Fireworks, Vets and Pets

We try not to be bitter, but it gets harder every year. There are certain holidays fur-parents, vet clinics and shelters dread; probably neck on neck with Halloween, Fourth of July is one of the most stressful weekends year after year for our pets, specifically our lovable dogs, and guess what? Our veterans find it hard to celebrate, as well.

Dogs are born death, but once their sense of hearing develops after three weeks, they hear noises we could possibly hear at twenty feet as far as eighty feet. Want to get nerdy? Dogs pick up ranges of frequency at about 67 – 45,000 Hz while we hear them at 64 – 23,000 Hz. Want more? Dogs have more than eighteen muscles in their ears, while we only have six.

So imagine how loud that vacuum sounds to them. Or those tools for the construction on your house. The guns from that movie blasting from your surround sound system.

Or those fireworks.

What’s more irritating is the fact that people don’t just break the law (yeah, that’s right- you’re not supposed to be setting off fireworks from your front lawn) on the Fourth of July- they set off fireworks the day before, the day of and the day after. If the Fourth is in the middle of the week? That day and the whole following weekend counts!

So for three days, we watch our pets try to cram themselves under the couch or into a corner, shaking and cowering.

For three days, vet clinics take in pets with anxiety and stress, or worse- burns from the fireworks the kids were playing with.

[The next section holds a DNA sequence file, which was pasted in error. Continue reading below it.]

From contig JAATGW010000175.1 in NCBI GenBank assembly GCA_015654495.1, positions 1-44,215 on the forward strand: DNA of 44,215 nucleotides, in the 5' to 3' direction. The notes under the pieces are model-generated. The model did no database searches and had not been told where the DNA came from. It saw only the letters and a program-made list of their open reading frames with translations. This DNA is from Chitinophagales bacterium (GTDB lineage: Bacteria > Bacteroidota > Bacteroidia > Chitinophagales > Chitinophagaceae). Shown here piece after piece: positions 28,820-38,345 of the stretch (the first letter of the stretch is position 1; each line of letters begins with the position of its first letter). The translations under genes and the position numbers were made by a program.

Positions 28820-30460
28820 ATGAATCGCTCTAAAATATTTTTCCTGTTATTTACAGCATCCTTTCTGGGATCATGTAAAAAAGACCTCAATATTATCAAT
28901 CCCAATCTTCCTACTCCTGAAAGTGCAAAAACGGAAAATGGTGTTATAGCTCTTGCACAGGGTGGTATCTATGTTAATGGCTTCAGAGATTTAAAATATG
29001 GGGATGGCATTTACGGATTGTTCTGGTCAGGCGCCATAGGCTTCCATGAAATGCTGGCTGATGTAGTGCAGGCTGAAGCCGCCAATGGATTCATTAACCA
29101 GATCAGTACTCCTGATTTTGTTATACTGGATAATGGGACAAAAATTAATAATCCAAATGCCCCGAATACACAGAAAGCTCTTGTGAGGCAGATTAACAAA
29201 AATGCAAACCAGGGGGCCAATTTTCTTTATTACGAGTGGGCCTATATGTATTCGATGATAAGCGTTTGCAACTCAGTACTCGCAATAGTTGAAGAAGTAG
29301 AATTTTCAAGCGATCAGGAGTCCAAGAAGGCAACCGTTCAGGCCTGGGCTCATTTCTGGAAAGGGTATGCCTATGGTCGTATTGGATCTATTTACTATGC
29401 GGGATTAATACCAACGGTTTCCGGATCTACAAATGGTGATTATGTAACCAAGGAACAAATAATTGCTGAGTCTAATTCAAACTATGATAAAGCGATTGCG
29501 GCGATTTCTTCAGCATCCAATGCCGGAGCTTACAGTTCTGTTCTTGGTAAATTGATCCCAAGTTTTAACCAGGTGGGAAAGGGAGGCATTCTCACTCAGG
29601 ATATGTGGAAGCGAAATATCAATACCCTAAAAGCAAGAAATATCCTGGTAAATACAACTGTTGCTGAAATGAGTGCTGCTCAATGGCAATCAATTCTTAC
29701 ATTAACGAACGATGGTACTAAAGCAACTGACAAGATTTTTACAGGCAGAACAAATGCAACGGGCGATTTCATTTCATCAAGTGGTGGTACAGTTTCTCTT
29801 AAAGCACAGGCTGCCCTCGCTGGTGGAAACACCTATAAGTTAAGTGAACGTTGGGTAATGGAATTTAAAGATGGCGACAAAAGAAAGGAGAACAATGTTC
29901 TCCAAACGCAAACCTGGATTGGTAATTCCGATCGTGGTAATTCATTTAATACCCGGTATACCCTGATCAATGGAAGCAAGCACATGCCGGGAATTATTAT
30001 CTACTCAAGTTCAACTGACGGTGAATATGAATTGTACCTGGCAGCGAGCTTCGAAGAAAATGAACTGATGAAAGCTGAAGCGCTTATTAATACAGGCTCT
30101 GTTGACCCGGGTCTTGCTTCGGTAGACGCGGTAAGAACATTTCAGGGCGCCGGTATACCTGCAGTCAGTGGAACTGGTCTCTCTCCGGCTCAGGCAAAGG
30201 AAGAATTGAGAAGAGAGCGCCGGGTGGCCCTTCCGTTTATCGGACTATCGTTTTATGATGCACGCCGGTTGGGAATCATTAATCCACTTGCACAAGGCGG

For three days, shelters reach high numbers in their kennels from pets bolting out into the streets trying to escape the noise, or strays coming out from their hiding in terror from the explosions they hear.

And this year I’ve learned from new friendships that they aren’t the only ones that fear those noises; our brave veterans suffering from post-traumatic stress disorder suffer painfully, as well. It’s not just the worry they’ll react violently in a confused daze thinking they are back in war, but they could remember a death of a comrade at those sounds. Painful, vivid memories.

But did you know post-traumatic stress disorder could even affect your twenty-three year old neighbor going to college? Not just veterans. It can be anyone.

Let the professionals and few parks put on the celebration. Help our furry ones and brave neighbors get through this.

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